It might even fail, if certain servers are offline or experience hiccups. In that case, you 'll see an IO error, so just run the build again.
If you consistently get
Could not transfer artifact ... Connection timed outand you are behind a non-transparent proxy server, configure your proxy server in Maven.
After the first successful build, any next build should be fast and stable.
Try running a different profile by using the option
$ mvn clean install -DskipTests -Dfull
There are 3 profile activation properties:
full: Slow, but builds everything (including documentation). Used by Jenkins and during releases.
productized: activates branding changes for productized version
To run a maven build over all repositories (only works if you cloned all repositories):
$ cd ~/projects/kiegroup $ droolsjbpm-build-bootstrap/script/mvn-all.sh -DskipTests clean install
mvn-all.shscript is working directory independent.
You can use
mvn-all.shto compile a specific repository and all repositories that your target repository depends on. This is done using the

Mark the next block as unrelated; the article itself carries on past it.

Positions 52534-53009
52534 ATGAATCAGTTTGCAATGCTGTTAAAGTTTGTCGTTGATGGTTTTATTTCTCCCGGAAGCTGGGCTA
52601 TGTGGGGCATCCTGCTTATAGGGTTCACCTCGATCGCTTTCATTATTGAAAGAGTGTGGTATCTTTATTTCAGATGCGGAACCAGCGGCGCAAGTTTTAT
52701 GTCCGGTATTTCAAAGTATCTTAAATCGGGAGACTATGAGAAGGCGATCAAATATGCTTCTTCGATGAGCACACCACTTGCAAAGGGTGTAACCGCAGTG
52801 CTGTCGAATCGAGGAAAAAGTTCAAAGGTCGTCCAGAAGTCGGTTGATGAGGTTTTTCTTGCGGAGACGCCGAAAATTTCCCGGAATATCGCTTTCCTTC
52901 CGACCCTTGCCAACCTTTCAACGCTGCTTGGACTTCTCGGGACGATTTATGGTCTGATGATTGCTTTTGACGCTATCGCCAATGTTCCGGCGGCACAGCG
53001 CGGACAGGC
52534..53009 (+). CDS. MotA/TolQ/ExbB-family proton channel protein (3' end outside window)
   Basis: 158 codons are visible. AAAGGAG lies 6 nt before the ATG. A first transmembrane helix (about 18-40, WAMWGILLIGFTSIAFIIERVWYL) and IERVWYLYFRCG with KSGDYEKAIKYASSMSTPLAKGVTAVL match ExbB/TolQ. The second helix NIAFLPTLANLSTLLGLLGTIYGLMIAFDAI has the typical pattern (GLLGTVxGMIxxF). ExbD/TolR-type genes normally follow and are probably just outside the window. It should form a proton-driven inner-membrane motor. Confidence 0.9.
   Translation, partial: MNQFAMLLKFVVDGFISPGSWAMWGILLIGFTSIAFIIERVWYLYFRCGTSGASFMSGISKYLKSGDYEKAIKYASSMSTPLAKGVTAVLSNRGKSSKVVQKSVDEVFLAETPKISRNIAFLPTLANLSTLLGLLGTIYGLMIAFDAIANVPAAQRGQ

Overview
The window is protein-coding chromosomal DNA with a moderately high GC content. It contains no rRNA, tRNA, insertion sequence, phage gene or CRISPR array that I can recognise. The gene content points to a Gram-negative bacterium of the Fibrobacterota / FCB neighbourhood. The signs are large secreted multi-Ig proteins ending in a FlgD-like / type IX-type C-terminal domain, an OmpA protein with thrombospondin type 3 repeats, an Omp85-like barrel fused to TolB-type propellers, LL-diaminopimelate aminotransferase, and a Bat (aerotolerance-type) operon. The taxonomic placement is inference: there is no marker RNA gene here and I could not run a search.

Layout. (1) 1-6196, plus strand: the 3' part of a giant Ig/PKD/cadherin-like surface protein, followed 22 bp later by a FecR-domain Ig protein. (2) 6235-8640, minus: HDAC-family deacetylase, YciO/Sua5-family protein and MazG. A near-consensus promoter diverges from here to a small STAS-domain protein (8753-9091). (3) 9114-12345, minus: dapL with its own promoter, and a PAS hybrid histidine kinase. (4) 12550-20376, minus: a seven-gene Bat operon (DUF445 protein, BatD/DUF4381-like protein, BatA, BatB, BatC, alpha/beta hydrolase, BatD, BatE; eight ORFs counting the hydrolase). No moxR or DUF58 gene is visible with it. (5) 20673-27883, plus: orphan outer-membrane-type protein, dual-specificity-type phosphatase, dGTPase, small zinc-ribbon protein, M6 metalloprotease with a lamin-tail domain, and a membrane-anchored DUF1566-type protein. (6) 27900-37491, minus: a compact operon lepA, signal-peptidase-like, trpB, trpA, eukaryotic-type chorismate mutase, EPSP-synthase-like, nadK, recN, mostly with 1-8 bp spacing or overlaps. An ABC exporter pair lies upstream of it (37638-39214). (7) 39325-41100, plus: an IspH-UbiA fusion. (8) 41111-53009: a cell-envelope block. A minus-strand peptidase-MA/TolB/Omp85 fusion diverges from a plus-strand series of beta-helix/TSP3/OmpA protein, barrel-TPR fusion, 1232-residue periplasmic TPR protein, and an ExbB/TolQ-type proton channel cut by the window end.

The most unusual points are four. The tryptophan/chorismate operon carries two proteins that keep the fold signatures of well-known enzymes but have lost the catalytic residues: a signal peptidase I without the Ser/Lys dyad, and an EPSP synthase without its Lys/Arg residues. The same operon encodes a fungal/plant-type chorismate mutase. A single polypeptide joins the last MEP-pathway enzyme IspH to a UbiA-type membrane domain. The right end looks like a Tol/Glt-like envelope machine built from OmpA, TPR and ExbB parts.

--target-repooption which will invoke
repo-dep-tree.plscript to discover cross-repository project dependencies. Use
--repo-listto specify custom list of repositories. These options work for
Warning: The first
mvnbuild of a day will download the latest SNAPSHOT dependencies of other kiegroup projects, unless you build all those kiegroup projects from source. Those SNAPSHOTS were build and deployed last night by Jenkins jobs.
If you haven't pulled all changes today, this is probably a bad thing: you 're probably not ready to deal with those new snapshots.
In that case, add
--no-snapshot-updates) to the
mvncommand to avoid downloading those snapshots:
$ mvn clean install -DskipTests -nsu
Note that using
-nsuwill also make the build faster.
$ cd ~/projects/kiegroup/drools $ mvn test [-Dtest=ATestClassName]
JaCoCo plugin allows to measure code-coverage for any child of droolsjbpm-build-bootstrap. The check binds to the verify phase and for the plugin to run, the code-coverage profile has to be enabled.
From the module/project folder run command:
$ mvn clean verify -Pcode-coverage
The coverage report is then generated in ./target/site/jacoco/index.html
Mutation coverage is used to measure how good the tests are at making assertions about the tested code. It is a good idea to check the mutation coverage of tests added together with any changes, be it a newly developed feature or a bug fix. Code coverage is analyzed for free as part of the mutation analysis.